If Leica were simply extracting a premium for a luxury product, they would be fabulously profitable like Louis Vuitton. In fact they have been consistently losing money over the last decade or so.

     
  53. Wolf Rainer Schmalfuss , Sep 13, 2009; 10:20 a.m.
    Hi Tim, what makes you believe that the new M9 outresolving the much more up-to-date top DSRL's?​
    Wolf, I have a feeling the absence of an AA filter will allow the M9 to outresolve those higher MP cameras. Should be especially noticeable in areas with fine detail and micro-contrast.
    Brad - [​IMG] [​IMG] , Sep 13, 2009; 10:33 a.m.
    >>> They did something which every camera manufacturer should have done years ago - remove the AA filter.
    I strongly disagree with that...​
    Brad, care to elaborate? I'm all ears!
     
  54. 'Certainly it's a bargain compared to the current price of the M7. The thing to overcome for me at least is how to be able to afford Leica lenses, not the cost of the camera body.'
    For me it definitely is the cost of the body (equivalent to $8100 after tax where I live). Anyone who wants to shoot with an M7 has several reasonable alternatives from Cosina, Zeiss and (give or take metering and AE mode) the last half century of Leica production, and it's hard to spend more than 15-30% of the M7's price on any of them. Much the same applies to the lenses. Anyone who wants to shoot with a digital rangefinder only has the M8/9 and the old RD1 to choose from. This is great for Leica the company, which now finds itself in much the same position as E Leitz in the 1920s, making a desirable product at a very expensive price in the middle of a recession with no competition or incentive to lower prices. It's much less good for rangefinder photographers in general. We might hope that Zeiss, much as it did in the 1930s, could soon give Leica a run for its money (this time with an M-mount), though rangefinders are obviously not now fashionable enough for there to be any realistic hope of much cheaper competition from other companies (except perhaps Cosina outside the Zeiss partnership, or just possibly a left-field project from someone like Nikon). There must be quite a few of us who already have a set of 'digitally orphaned' lenses and just can't swallow the cost of an M9. Meanwhile, we buy mid-range Nikon and Canon dSLR gear, while the market for an affordable digital rangefinder (such as it is) goes untapped.
     
  55. In the case of optical anti-aliasing in digital cameras, each optical point captured by the sensor is split into four, the result being smoothing or blurring of the image. It was used early on to prevent moiré, but I have used Canon and Nikon's latest bodies, plus medium format backs from Phase and Leaf, and have not had a single problem with moiré patterns.
    Granted, the filters being used today are much more refined (Nikon D3x is one of the better ones), but I'd like to have the option to use it or not as I see fit - soldering it onto the sensor isn't the answer. The camera manufacturers have implemented a solution based on a "one size fits all" mentality.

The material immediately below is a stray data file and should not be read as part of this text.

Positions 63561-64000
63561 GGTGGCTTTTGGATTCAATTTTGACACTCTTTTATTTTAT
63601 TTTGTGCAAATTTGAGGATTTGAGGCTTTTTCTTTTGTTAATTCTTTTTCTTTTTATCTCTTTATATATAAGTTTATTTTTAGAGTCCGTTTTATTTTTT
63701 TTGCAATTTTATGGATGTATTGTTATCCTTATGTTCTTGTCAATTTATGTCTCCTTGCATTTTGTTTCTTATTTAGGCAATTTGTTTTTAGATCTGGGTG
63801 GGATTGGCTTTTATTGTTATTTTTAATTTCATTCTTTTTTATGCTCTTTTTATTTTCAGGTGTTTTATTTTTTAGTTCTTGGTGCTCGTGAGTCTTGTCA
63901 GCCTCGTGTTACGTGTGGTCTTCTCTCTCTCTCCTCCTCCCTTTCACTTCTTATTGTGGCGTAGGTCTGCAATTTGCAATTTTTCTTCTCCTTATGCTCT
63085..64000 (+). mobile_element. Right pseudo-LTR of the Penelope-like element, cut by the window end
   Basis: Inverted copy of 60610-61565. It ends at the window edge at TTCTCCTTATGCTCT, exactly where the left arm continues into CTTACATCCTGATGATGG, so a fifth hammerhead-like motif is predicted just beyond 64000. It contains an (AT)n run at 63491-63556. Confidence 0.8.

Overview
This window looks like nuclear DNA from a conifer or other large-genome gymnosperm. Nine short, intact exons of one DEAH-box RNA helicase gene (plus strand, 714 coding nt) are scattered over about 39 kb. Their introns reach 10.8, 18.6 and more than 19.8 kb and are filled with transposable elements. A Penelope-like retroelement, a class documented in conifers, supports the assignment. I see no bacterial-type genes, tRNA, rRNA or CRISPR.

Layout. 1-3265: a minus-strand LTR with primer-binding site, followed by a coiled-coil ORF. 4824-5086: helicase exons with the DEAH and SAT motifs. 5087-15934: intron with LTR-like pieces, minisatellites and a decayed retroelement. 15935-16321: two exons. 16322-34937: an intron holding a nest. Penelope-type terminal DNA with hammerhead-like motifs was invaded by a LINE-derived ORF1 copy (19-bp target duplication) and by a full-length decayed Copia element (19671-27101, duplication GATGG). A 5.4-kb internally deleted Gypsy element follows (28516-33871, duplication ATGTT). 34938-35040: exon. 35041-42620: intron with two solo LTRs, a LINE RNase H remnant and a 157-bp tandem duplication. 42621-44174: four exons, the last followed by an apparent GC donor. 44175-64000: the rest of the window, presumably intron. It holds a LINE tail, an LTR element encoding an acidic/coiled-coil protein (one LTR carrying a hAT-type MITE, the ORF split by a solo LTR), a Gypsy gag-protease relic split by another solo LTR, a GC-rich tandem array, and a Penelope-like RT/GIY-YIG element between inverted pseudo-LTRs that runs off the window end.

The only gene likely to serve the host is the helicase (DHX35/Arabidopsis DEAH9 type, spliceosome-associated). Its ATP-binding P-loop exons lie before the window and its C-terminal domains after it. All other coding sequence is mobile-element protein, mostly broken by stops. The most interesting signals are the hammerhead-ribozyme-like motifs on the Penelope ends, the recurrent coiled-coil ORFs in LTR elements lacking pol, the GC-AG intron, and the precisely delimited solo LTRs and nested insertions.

As an example, Mamiya made it a user-changeable option on their ZD back, and I'd like to see it implemented across the board with digital. At this stage in the game, there's little reason why it can't be done.
     
  56. Tim, I can understand why its an option or removed on expensive cameras. Thats because an assumption is made that anyone spending more than $10k on a body will know what they are doing. They keep it on in the low to mid price range to get a better result for the lesser mortals like me.
     
  57. Does anyone know if anything in the structure of the M9 sensor (e.g. the microlens arrangement) makes it technically difficult to add an AA filter? In other words, did Leica make a positive choice to omit it and maximise sharpness etc., or was the decision to some extent forced on them? Just curious.
     
  58. I reckon the cost of producing those little red aluminium stickers must have been astronomical and the added cost of retraining all those unemployed east german steelworkers to handtip them onto the front of the camera the rightway up.... must have cost Leica millions.
     
  59. Lesser mortal or not, why would anyone want to add something to a camera which degrades image quality?
     
  60. >>> Lesser mortal or not, why would anyone want to add something to a camera which degrades image quality?

    Such as image-degrading moiré? Which can't be removed afterwards without *further* degrading your image in attempting to
    remove it? And after you've spent all that money on extra sharp lenses? Beats me...
     
  61. My M7 starter set (camera & 50mm F2) costs $5500 new. It has defects with the ISO dial and DX contacts. I argue that at $5500 it should not have those defects.
    The M8, as you digital shooters know well, has not been defect free. The M9 will not be defect free. Leica gets away with providing less than premium products at premium prices because it's customers allow it too.
    I recently purchased a 43mm F1.9 Pentax limited lens for $529. It is a fine performer. The Summicron 50mm F2 is, if better at all (I haven't run any tests) certainly not four times better made, sharper, etc than the Pentax.
     
  62. Leica gets away with providing less than premium products at premium prices because it's customers allow it too.​
    Did you voice your concern to Leica, and, more importantly, was the issue resolved?
    I've got a friend and colleague who is STILL (15 months now) messing around with Canon support regarding her 40D which was replaced three times, each replacement unit exhibiting a different problem.
     
  63. Such as image-degrading moir ? Which can't be removed afterwards without *further* degrading your image in attempting to remove it? And after you've spent all that money on extra sharp lenses? Beats me...​